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Bud Selig: law school professor

Nov 24, 2010, 1:01 PM EDT

Bud Selig defiant

Last week I rather snobbishly lamented the fact that our dear Commissioner of Baseball is not, like many of his predecessors, particularly intellectually accomplished or trained. He was not, prior to taking office, a judge or senator or general or and Ivy League president.  But he has improved his resume a bit since I wrote that. He’s now a law professor:

Major League Baseball Commissioner Allan H. (Bud) Selig has been named to the adjunct faculty at Marquette University Law School as distinguished lecturer in sports law and policy.

“Bud Selig is, without question, one of the most skilled and accomplished professionals in the sports industry today,” said Joseph D. Kearney, dean of Marquette Law School. “We are truly honored that he would commit his time to our students and grateful that he’s chosen our classrooms as a place to pass down his significant wisdom to the next generation of leaders.”

Bud has actually lectured there for a couple of years. It’s just now being formalized as, you know, a thing.

And he’s fun in class too!  I’ve been trying to track it down, but I can’t find it: last year, during a lecture at Marquette, someone who was in the class emailed me to tell me that Bud had actually let slip some piece of commissioner news. Like a positive drug test or something. The news was officially announced later in the day. So I guess what I’m saying is that, if you’re a law student at Marquette, sign up for Bud’s class and drop me a line if you hear anything good. Cool?

My take: Bud won’t even be the best law school professor who knows a bit about baseball.  My first law school class at George Washington University Law School was in August 1995. Civil Procedure, with Professor Jonathan Siegel.  It was, as a matter of fact, his first law school class too, as he had just been hired away from the DOJ. The first thing Professor Siegel did was to start reading from the Official Rules of Baseball, with the purpose of showing us that all games have rules, and that as far as litigation is concerned, civil procedure — which many 1L’s find maddening — are merely the rules of the game.  I don’t know if Professor Siegel still does that, but I kinda hope he does.  Certainly beats opening up the civil rules and starting with “Rule 3 . . . Commencing an Action . . . .”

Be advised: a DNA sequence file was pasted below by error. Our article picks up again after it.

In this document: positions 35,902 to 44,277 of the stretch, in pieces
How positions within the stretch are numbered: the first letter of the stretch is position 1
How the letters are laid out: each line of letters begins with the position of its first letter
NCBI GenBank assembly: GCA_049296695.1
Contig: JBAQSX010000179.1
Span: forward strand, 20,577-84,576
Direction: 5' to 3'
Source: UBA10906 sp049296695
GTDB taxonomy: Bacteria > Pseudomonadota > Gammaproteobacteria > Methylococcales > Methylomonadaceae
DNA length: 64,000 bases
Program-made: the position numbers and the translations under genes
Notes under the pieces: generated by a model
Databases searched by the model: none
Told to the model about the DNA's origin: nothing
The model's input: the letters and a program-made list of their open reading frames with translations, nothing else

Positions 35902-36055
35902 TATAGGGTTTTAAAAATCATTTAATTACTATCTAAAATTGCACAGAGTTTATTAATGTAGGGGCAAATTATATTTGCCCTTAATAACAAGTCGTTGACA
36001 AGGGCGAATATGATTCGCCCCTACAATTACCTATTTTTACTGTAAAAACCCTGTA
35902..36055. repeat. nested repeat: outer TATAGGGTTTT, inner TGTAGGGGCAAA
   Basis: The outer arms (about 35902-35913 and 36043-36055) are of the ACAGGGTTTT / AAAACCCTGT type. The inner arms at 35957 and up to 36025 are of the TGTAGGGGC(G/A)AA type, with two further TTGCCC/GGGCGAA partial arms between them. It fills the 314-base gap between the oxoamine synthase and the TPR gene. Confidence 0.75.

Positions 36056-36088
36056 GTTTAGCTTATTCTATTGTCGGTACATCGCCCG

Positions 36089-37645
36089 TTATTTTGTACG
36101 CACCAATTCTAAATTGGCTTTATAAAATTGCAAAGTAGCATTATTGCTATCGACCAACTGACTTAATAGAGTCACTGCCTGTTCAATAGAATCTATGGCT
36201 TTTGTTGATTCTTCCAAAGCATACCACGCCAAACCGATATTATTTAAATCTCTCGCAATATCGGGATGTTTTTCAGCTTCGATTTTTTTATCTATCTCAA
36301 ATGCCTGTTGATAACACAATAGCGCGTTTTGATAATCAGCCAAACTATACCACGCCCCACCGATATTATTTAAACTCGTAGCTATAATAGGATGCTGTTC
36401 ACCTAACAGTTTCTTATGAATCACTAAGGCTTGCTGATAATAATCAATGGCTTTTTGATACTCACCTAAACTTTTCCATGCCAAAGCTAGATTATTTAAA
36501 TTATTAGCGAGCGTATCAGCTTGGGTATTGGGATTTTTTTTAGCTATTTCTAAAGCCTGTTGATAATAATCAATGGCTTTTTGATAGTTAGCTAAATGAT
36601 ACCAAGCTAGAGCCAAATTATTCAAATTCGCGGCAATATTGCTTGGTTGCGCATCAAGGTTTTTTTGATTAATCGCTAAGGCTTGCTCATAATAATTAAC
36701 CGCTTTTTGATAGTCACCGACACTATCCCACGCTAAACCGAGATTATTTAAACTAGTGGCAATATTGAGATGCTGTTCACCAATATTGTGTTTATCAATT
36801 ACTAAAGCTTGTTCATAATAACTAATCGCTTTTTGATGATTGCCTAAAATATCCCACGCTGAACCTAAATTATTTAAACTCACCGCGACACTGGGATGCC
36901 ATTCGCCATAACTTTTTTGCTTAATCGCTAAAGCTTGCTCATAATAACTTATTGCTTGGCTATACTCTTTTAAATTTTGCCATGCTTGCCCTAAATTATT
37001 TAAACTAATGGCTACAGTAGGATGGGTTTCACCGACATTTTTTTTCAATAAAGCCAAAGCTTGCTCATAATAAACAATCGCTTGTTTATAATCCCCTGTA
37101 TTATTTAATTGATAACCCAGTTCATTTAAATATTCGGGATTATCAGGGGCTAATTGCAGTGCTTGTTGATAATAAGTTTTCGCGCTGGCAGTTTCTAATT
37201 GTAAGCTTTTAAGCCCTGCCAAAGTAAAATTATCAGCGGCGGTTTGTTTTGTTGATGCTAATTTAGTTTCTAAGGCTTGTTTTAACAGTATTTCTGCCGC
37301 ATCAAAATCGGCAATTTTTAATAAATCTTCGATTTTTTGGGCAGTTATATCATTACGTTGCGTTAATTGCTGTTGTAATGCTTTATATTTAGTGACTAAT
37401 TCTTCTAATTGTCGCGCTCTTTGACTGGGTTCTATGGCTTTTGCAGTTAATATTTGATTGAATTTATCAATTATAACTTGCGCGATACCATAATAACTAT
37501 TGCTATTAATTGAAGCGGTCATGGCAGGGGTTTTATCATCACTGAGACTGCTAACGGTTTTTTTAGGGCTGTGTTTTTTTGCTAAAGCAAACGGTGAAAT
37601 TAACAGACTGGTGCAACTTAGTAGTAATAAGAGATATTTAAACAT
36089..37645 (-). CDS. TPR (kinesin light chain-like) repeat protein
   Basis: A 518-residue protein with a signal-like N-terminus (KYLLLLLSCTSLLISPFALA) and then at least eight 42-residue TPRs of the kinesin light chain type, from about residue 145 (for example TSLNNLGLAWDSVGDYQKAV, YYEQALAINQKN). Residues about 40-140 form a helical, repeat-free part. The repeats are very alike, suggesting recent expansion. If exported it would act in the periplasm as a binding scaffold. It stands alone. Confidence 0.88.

1. mattjg - Nov 24, 2010 at 1:20 PM

    I have no idea how he is as a law professor, but The Good Phight’s David S. Cohen knows a bit about about baseball.

    http://www.earlemacklaw.drexel.edu/faculty/FacultyProfiles/David%20Cohen/

  2. Utley's Hair - Nov 24, 2010 at 1:39 PM

    Uh-oh…he’s slowing working his way toward sullying the profession Craig chose to prepare him to be a booger eating cellar dweller.

    Does this mean that the antitrust exemption is not long for this world?

  3. yankees1996 - Nov 24, 2010 at 2:47 PM

    “Bud Selig is, without question, one of the most skilled and accomplished professionals in the sports industry today,” said Joseph D. Kearney, dean of Marquette Law School.

    I believe that Mr. Kearney is in need of a drug test, and “no” not for steroids.

  4. yankeesfanlen - Nov 24, 2010 at 3:30 PM

    …..And here I thought you were going to tell the story of the 1996 World Series. Guess they have better teachers the further you go.

  5. Old Gator - Nov 24, 2010 at 4:15 PM

    I cannot imagine what it would be like to walk into a classroom in which Bud Light had just been…um…lecturing. Would his self-disorganizing stupidity linger like a hungry spirit? Would I forget all the research and preparation that had gone into my lesson plan and just stand there cluelessly spouting mindless, unfounded conjecture at my usuriously high tuition paying students? Would I only be able to snap myself out of it by reading a book of aphorisms by Oscar Wilde? Poor Marquette, but the kids at Madison can only feel so lucky by comparison

  6. leez34 - Nov 24, 2010 at 4:18 PM

    Tier III law school.

  7. aious - Nov 24, 2010 at 4:27 PM

    The idea of listening to him weekly would kill me…literally

  8. Panda Claus - Nov 25, 2010 at 1:58 PM

    Hey, if Jamie McCourt can do the legal thing, why not Bud? I mean if those two are involved in that profession, how hard can it really be? I can’t believe many things could actually set the legal field backwards, yet it just happened.

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